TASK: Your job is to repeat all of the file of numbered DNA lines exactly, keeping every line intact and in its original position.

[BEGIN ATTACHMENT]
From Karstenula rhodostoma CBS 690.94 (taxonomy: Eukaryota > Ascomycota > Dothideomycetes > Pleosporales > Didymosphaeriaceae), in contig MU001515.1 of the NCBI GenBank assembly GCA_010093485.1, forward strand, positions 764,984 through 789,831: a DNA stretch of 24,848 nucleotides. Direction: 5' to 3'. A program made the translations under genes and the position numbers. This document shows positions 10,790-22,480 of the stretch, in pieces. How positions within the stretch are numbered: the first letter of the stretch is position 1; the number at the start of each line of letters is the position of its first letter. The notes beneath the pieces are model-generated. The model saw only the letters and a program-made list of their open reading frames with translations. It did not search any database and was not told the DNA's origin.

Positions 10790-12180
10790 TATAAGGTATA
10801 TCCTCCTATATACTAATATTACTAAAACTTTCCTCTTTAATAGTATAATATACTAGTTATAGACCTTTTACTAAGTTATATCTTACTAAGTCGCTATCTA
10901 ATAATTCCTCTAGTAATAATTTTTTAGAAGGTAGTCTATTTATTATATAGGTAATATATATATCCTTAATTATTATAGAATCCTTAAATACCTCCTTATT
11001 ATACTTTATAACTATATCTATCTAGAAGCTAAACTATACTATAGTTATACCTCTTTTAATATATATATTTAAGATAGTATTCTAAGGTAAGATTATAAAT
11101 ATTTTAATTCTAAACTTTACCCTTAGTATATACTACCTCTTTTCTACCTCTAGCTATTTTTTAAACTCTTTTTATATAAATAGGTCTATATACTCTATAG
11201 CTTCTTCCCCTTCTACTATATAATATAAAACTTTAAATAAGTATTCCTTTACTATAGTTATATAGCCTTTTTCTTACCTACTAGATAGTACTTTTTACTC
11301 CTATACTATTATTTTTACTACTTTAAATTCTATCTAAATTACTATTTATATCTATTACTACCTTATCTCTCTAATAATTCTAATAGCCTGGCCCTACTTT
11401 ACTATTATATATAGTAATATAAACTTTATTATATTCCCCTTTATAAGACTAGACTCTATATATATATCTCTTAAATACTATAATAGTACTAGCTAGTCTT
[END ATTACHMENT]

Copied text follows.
From Karstenula rhodostoma CBS 690.94 (taxonomy: Eukaryota > Ascomycota > Dothideomycetes > Pleosporales > Didymosphaeriaceae), in contig MU001515.1 of the NCBI GenBank assembly GCA_010093485.1, forward strand, positions 764,984 through 789,831: a DNA stretch of 24,848 nucleotides. Direction: 5' to 3'. A program made the translations under genes and the position numbers. This document shows positions 10,790-22,480 of the stretch, in pieces. How positions within the stretch are numbered: the first letter of the stretch is position 1; the number at the start of each line of letters is the position of its first letter. The notes beneath the pieces are model-generated. The model saw only the letters and a program-made list of their open reading frames with translations. It did not search any database and was not told the DNA's origin.

Positions 10790-12180
10790 TATAAGGTATA
10801 TCCTCCTATATACTAATATTACTAAAACTTTCCTCTTTAATAGTATAATATACTAGTTATAGACCTTTTACTAAGTTATATCTTACTAAGTCGCTATCTA
10901 ATAATTCCTCTAGTAATAATTTTTTAGAAGGTAGTCTATTTATTATATAGGTAATATATATATCCTTAATTATTATAGAATCCTTAAATACCTCCTTATT
11001 ATACTTTATAACTATATCTATCTAGAAGCTAAACTATACTATAGTTATACCTCTTTTAATATATATATTTAAGATAGTATTCTAAGGTAAGATTATAAAT
11101 ATTTTAATTCTAAACTTTACCCTTAGTATATACTACCTCTTTTCTACCTCTAGCTATTTTTTAAACTCTTTTTATATAAATAGGTCTATATACTCTATAG
11201 CTTCTTCCCCTTCTACTATATAATATAAAACTTTAAATAAGTATTCCTTTACTATAGTTATATAGCCTTTTTCTTACCTACTAGATAGTACTTTTTACTC
11301 CTATACTATTATTTTTACTACTTTAAATTCTATCTAAATTACTATTTATATCTATTACTACCTTATCTCTCTAATAATTCTAATAGCCTGGCCCTACTTT
11401 ACTATTATATATAGTAATATAAACTTTATTATATTCCCCTTTATAAGACTAGACTCTATATATATATCTCTTAAATACTATAATAGTACTAGCTAGTCTT